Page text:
story round the fire

Gather round the fire, children, I’ve got a few tales to share and the night is growing dark and cold. I may be a simple-minded old man, but I have wasted many years playing video games and devouring the internet. Throughout these years I’ve collected the most unlikely legends, unbelievable anecdotes and surprising stories.

So come in close and listen carefully, as I spin a yarn of accidental boob jobs, origin stories and real-life supervillains.

Lara Croft’s stereotype-spawning oversized boobs were an accident

Lara Croft is arguably the first legitimate sex symbol ever to appear in a video game, if you discount that foxy alien in Space Quest or pretty much every character in Duke Nukem 3D.

But Lara was the hero, and the third-person perspective of Tomb Raider allowed sweaty adolescents to manipulate the camera in ways which would allow them the best vantage point of heavily pixellated T & A.

One of the most prominent features of Lara Croft was always her excessively large chest, a feature which has unfortunately spawned a 17-year trend of blatantly sexualised female protagonists.

You would think it safe to assume that the designers of the original title were grubby neckbeards living out a teenage fantasy, but actually Lara’s Barbie-like bust was unintentional. The story goes that one of the artists, Toby Gard, was fiddling with the dimensions of the character when a slip of the mouse increased that particular area by 150 percent.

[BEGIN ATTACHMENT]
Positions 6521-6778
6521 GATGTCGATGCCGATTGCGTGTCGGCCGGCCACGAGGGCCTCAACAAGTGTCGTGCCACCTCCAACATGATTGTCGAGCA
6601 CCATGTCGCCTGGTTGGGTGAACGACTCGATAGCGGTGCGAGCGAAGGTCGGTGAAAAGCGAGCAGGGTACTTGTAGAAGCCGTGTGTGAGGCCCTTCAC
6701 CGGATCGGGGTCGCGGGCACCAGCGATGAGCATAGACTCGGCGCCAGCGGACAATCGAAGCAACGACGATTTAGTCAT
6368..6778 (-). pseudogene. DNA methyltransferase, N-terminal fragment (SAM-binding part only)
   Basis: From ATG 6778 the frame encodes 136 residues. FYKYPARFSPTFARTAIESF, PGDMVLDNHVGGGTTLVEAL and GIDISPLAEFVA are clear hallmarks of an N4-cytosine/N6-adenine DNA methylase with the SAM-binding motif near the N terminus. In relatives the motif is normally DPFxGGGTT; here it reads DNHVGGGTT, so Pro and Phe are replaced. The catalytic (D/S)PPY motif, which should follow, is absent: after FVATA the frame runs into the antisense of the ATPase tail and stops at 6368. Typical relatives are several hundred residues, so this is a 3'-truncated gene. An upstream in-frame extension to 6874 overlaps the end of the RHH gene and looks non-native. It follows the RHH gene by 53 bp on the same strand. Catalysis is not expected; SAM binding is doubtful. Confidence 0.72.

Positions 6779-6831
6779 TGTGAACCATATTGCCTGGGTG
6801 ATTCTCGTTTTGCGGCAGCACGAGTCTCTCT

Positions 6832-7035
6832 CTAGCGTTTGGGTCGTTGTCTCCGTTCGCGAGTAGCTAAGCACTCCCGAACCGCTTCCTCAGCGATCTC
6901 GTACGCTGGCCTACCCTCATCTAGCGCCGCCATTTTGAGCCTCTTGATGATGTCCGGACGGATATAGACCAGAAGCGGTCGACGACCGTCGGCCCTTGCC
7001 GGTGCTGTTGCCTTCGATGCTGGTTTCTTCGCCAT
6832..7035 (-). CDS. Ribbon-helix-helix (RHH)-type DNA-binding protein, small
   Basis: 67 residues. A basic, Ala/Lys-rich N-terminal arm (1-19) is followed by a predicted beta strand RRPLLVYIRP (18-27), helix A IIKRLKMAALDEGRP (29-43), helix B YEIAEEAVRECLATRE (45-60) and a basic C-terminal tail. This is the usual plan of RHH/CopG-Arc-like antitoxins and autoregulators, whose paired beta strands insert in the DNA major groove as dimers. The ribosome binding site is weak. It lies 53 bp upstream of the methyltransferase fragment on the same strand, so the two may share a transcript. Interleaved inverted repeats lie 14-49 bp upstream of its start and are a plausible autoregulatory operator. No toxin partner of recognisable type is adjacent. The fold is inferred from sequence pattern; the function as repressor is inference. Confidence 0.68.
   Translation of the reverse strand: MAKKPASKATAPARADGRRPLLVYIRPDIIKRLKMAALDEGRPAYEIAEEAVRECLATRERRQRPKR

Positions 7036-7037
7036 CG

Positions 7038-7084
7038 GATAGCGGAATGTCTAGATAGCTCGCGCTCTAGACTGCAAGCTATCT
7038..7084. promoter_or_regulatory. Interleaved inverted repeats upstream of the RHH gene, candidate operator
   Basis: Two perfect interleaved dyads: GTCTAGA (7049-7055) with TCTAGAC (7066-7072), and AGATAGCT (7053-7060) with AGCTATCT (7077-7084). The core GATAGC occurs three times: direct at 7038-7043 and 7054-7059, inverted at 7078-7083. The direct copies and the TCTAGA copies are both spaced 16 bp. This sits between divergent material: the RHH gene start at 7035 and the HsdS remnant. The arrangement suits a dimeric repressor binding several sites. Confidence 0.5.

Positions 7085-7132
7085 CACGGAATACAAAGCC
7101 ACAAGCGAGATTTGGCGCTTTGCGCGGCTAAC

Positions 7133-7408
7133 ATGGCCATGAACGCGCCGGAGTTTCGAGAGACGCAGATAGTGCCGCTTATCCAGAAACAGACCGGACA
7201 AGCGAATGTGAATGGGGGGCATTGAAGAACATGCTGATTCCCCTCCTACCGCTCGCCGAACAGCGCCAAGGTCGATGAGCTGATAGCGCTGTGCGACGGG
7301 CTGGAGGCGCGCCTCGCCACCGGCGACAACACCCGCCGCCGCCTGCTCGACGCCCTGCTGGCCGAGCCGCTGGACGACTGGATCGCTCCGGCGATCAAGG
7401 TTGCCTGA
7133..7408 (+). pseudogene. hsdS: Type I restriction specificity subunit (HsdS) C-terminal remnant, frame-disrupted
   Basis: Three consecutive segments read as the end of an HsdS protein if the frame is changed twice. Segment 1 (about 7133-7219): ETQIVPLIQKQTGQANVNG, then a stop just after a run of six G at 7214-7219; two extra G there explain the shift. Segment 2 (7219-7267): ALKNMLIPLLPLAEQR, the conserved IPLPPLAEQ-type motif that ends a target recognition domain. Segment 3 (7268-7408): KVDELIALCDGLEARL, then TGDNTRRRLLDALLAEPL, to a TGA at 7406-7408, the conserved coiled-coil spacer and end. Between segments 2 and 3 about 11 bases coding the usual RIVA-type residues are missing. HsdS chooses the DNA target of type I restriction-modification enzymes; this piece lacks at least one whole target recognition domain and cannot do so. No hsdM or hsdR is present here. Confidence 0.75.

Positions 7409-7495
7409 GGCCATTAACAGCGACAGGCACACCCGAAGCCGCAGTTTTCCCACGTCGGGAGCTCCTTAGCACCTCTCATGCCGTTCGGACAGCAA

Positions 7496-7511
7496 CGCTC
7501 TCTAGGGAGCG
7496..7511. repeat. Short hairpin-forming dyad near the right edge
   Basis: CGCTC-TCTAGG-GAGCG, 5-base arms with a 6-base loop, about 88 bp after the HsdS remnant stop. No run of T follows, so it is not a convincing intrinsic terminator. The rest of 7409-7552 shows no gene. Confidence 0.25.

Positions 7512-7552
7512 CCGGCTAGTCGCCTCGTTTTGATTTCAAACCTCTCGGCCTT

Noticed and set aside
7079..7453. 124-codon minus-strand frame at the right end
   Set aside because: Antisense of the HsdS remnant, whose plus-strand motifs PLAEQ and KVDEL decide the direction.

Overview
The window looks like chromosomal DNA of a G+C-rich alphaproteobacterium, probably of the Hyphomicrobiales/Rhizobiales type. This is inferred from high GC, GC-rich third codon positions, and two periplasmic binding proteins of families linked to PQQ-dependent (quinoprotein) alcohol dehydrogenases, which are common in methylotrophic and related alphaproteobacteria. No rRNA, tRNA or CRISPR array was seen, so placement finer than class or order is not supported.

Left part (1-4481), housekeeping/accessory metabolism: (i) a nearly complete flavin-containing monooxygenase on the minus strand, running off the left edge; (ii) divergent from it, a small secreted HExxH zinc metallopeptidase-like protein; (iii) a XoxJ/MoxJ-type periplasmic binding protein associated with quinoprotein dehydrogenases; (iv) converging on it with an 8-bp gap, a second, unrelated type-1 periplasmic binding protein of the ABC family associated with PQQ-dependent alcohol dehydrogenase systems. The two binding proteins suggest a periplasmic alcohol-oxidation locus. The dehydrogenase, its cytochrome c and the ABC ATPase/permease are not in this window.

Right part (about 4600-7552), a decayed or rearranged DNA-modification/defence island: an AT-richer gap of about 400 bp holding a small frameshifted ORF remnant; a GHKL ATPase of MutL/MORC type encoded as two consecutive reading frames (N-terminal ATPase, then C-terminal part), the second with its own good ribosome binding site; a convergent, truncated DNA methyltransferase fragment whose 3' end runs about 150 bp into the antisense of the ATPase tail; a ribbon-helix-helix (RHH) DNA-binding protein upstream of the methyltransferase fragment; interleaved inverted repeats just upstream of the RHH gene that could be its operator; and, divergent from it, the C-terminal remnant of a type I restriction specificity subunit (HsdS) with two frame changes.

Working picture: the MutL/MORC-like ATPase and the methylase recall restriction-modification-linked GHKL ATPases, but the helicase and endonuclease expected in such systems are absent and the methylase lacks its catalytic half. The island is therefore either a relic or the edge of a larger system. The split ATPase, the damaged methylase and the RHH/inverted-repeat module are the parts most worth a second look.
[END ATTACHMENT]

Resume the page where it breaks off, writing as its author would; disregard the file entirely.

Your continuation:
The rest of the designers immediately told him to keep it that way. Okay, so maybe they were a bunch of grubby neckbeards. Still, it’s interesting to wonder if that one little slip of the hand didn’t put into motion some kind of butterfly effect which resulted in the sexist themes we see in video games today.

An entirely typical outfit for an ass-kicking archaeologist.

An entirely typical outfit for an ass-kicking archaeologist.

WoW player ruins the game for everyone

World of Warcraft player Angwe showed the world why PvP RPGs are made up of a small minority of people having enormous amounts of fun at the expense of everyone else.

He attracted the hate of thousands of World of Warcraft players when he planted himself squarely in the middle of the only route to some destination WoW players needed to get to for some reason (as you may have guessed, I don’t play myself).

Everyone who tried to pass was immediately executed, no matter how many times they tried. There was no use waiting a couple of hours either – he was always there. Serious speculation began on the internet as to how he ever slept or ate, as he was seemingly never not around to brutally murder anyone stupid enough to try get past him.

Soon guides began popping up on how to get past him, involving complicated-sounding things like teleportation stones and cloned characters.

And just in case the troll level wasn’t quite high enough, he even made an account on the opposing team so he could listen to their enraged sobbing. He called the account Angwespy, because there’s nothing more effective than hiding in plain sight.

He may actually be the best video game boss ever.

Just kidding, that's never going to not be GLaDOS.

Just kidding, that’s never going to not be GLaDOS.

The origin of the Easter egg

Easter eggs have become a pretty mainstream part of video games these days, with game designers purposefully inserting difficult to find bonus content in the form of secret levels, cryptic messages or pop culture references.